The rationale of autologous hematopoietic stem cell transplantation (AHSCT) for autoimmune diseases is that high-dose immunosuppression eradicates autoreactive T and B cells, and the infused autologous hematopoietic stem cells promote reconstitution of a naive and self-tolerant immune system. The aim of this study was to evaluate the reconstitution of different B cell subsets, both quantitatively and functionally, in systemic sclerosis (SSc) patients treated with AHSCT.Peripheral blood was harvested from twenty-two SSc patients before transplantation and at 30, 60, 120, 180 and 360 days post-AHSCT. Immunophenotyping of B cell subsets, B cell cytokine production, signaling pathways, and suppressive capacity of regulatory B cells (Bregs) were assessed by flow cytometry.Naïve B cell frequencies increased from 60 to 360 days post-AHSCT, compared to pre-transplantation. Conversely, memory B cell frequencies decreased during the same period. Plasma cell frequencies transiently decreased at 60 days post-AHSCT. IL-10-producing Bregs CD19+CD24hiCD38hi and CD19+CD24hiCD27+ frequencies increased at 180 days. Moreover, the phosphorylation of ERK1/2 and p38MAPK proteins increased in B cells reconstituted post-AHSCT. Notably, CD19+CD24hiCD38hi Bregs recovered their ability to suppress production of Th1 cytokines by CD4+ T cells at 360 days post-AHSCT. Finally, IL-6 and TGF-β1-producing B cells decreased following AHSCT.Taken together, these results suggest improvements in immunoregulatory and anti-fibrotic mechanisms after AHSCT for SSc, which may contribute to reestablishment of self-tolerance and clinical remission.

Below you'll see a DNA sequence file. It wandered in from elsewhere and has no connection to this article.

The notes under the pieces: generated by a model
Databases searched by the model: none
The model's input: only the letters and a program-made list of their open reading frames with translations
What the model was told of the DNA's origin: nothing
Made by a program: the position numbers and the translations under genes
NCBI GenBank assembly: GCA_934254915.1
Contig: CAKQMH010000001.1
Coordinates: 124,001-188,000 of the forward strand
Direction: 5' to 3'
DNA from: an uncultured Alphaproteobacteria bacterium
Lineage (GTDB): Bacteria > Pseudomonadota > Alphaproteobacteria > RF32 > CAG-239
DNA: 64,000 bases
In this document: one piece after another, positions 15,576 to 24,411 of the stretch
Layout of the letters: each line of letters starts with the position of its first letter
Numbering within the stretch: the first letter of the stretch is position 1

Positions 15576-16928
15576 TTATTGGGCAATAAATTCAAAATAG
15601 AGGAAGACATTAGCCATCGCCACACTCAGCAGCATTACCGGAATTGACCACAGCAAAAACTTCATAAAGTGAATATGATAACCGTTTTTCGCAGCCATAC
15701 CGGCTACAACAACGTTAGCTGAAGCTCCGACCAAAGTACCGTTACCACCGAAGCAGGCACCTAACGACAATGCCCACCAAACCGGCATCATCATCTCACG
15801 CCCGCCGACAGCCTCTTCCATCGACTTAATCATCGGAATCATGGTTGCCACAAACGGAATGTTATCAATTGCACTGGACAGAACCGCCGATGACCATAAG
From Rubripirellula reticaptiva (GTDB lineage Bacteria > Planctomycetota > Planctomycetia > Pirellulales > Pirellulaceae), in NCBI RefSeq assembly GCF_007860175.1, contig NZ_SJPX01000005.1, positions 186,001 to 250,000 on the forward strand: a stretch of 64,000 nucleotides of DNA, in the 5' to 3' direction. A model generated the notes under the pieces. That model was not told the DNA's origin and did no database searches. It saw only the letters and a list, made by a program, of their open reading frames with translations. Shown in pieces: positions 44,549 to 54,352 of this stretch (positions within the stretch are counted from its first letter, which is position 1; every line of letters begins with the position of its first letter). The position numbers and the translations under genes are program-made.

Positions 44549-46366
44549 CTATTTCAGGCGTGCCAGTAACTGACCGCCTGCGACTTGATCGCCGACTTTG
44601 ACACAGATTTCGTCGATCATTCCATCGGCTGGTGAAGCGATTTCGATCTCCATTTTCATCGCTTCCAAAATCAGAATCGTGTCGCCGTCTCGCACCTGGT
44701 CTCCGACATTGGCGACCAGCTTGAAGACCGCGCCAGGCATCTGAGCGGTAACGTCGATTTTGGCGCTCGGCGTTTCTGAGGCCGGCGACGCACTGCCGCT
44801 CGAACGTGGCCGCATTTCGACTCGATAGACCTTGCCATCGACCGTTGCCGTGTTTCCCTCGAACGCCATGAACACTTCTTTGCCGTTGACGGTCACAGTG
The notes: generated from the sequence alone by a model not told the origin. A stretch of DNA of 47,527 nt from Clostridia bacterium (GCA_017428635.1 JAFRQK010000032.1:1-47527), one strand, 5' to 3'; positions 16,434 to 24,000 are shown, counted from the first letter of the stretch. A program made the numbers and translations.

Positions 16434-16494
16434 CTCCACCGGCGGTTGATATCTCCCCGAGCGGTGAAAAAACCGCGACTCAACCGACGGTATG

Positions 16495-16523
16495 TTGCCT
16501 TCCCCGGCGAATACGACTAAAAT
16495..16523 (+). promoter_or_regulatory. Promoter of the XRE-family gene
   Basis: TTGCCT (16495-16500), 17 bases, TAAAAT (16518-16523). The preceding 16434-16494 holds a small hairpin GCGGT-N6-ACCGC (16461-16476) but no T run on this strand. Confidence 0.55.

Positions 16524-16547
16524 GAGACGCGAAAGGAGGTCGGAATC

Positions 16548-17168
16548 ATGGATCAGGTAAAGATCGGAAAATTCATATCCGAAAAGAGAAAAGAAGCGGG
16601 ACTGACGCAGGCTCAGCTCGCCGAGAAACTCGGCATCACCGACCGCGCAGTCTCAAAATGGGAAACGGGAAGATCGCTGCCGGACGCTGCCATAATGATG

João R Lima-Júnior, Lucas C M Arruda, Maynara S Gonçalves, Juliana B E Dias, Daniela A Moraes, Dimas T Covas, Belinda P Simões, Maria Carolina Oliveira, Kelen C R Malmegrim